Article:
Saturday, August 16, 2008

"Not cars, not trucks, not other things with wheels"

(Don't panic. This is a wonderful train museum in Temple, Texas. The tracks are part of the museum, as is the train. It doesn't run. It's not nearly as scary as it looks.)

Guthrie likes trains. The above quote is how he described his love to his Grandma Mac (Eric's mom) before her visit last fall. "I like trains. Not cars, not trucks, not other things with wheels - trains."
He has had this love of trains all of his short life, since he was first able to communicate his interests to us. His first real Halloween costume was a train.

During our brief trip to the Chicago area for a friend's wedding when he was 18 months, we ended up at a hotel in Aurora with a train theme, right next to Walter Payton's Roundhouse, and the train station. We rode a train to Chicago, and this was the highlight of the trip for him.

For Christmas that year we got him a train set. Eric, of course, couldn't wait until Christmas for him to have it, so he ended up with it early. It started out pretty small, and on a table.

When we moved into our new house, Guthrie was 2. We still had boxes everywhere, the beds weren't set up yet, but we unpacked the trains.

Slowly the train table got less and less use, and every time we found ourselves in a toy store a few trains and a few more tracks, or track sets, found their way into our cart. The trains started to take over the house.

He got himself a costume so he could pretend to be a train conductor any time he wanted.

For his third birthday, we rode on a train from Warrensburg to Kansas City and back, and he got to meet a REAL condcutor.

Then when we were back in Missouri last summer, we happened to be in the same town that was celebrating its annual "Railroad Days" and got to ride a miniature train, before going to ride on the real Thomas the Tank Engine and meeting Sir Topham Hatt. Poor thing was getting sick, but we didn't know it until he started to develop a fever while we were on the train ride.

We went back to see Thomas in Austin in October, and followed that up with a night in Corpus Christi, where we stayed in another train-themed hotel, and rode on the Great Ocean Drive Scenic (GODS) Railway.

A few months ago, Eric got the idea to spray paint some of Guthrie's tracks. Guthrie then insisted they do them all, and carefully they worked on this together, taping off places that should not be painted, unscrewing roundhouses to pain inside them, using brushes on pieces that wouldn't come apart. Now Guthrie has beautiful, colorful tracks, and we spend many of our days (like today) building elaborate layouts that do take over much of the house.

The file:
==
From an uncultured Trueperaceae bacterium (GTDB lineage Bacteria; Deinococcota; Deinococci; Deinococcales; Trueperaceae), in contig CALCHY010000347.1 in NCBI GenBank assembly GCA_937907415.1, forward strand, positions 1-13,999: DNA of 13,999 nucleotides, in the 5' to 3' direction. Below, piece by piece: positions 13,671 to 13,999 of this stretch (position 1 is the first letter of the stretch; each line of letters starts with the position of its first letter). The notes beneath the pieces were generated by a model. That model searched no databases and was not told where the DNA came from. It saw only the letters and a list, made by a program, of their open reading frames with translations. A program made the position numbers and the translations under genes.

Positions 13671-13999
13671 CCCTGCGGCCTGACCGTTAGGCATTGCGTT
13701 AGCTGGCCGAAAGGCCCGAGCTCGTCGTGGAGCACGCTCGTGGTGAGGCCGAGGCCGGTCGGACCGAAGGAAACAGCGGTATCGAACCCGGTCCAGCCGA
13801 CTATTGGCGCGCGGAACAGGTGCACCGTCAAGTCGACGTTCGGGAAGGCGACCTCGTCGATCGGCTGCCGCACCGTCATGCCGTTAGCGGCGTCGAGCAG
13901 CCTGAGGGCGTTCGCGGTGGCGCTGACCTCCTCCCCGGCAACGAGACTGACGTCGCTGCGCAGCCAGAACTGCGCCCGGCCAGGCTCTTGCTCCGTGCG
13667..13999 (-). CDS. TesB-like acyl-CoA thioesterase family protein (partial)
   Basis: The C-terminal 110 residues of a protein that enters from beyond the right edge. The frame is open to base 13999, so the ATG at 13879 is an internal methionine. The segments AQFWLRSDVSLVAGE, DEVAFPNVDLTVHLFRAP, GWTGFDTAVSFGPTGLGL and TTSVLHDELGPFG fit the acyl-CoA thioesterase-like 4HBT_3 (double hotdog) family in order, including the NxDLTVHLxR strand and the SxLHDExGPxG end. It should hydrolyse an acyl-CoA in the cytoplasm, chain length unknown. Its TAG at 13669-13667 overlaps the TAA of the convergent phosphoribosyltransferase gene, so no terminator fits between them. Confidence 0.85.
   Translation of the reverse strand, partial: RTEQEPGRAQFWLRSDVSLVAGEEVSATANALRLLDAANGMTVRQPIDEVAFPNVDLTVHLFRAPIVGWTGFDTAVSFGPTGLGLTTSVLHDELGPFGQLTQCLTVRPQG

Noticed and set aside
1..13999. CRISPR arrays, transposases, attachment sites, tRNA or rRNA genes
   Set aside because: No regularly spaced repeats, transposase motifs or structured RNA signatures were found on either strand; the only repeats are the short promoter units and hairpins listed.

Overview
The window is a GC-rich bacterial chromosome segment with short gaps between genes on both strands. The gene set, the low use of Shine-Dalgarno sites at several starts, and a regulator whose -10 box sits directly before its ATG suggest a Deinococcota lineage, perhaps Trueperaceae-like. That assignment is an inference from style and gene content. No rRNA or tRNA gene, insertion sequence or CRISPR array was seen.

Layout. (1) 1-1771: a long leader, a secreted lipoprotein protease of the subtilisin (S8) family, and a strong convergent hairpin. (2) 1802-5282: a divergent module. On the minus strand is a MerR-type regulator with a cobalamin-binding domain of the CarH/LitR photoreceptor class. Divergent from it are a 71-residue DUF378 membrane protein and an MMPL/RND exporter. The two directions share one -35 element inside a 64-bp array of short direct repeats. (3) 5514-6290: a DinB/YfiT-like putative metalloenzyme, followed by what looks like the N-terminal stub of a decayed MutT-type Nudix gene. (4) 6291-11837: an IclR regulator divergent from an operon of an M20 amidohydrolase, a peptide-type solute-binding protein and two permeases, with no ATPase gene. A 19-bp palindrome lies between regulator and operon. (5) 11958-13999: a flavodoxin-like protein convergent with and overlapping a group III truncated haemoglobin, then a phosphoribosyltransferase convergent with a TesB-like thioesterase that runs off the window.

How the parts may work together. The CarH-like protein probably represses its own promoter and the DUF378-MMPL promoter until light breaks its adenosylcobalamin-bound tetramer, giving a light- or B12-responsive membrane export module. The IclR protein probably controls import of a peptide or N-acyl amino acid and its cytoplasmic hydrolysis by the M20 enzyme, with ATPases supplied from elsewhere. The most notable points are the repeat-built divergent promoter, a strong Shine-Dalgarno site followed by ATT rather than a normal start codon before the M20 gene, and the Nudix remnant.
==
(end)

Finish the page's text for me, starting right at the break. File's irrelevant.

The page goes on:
We've read books on trains. Fiction - the entire collected original Thomas the Tank Engine stories cover to cover (all 405 pages) at least 4 times. We've read many other Thomas books, those we own and many from the library. We've read "The Subway Mouse," "A Cricket in Times Square" (because they live in a subway station), "Pano the Train," "The Little Engine that Could" with 2 different sets of illustrations, "Choo Choo" by Virginia Lee Burton, and so many other fiction books I've lost count. For non-fiction, we've read children's books that tell how train works, and we've also read much of an encyclopedia of trains in which the second half of the book describes hundreds of the great rail lines of the world. I learned many places I want to visit and ride the trains.

I do wonder just how long this love will last. It is fun, and he learns so much, but oh, I've looked at the hobby stores. I've seen the electric model trains. I know how much they cost and how much room they require. And we have a friend who works with the railroad, and we know there is a term for people like Guthrie. Yes, that's right, he's a Foamer.


Randall said...

What a wonderful post. It's so good to see parents who know how to support a child's interest. As I write about model railroading, one thing that bothers me is seeing parents buy large O scale trains for a child thinking that all they'll ever want is one 40"x60" oval of track. You have an appreciation of the fact that model railroading is more about available space than nearly any other factor. And you also recognize that children don't want a permanent track layout... setting up the track in different arrangements is as much fun to them as running the trains. I wish all parents could grasp these things before investing in an electric train set for a child.

MizFit said...

oooh. Im gonna follow in your supportive footsteps and take a road trip with Toddler to Temple!!


Judy said...

Randall, thanks for the kind words. I was actually afraid I would be told I was an overindulgent parent. I guess we are, in some ways, but we're also really strict in other ways (we don't own a TV, we very rarely allow junk food in our house, and I have a pretty high standard for what constitutes junk food).

Miz Fit - you're in the Austin area, right? Yes, the museum in Temple would be a great little weekend trip. They have lots of old train cars you can walk around on, it's right next to a switching yard, and there is a big nice playground right next to it. The indoor museum part might not hold a little one's attention, but they do have a play room with train toys!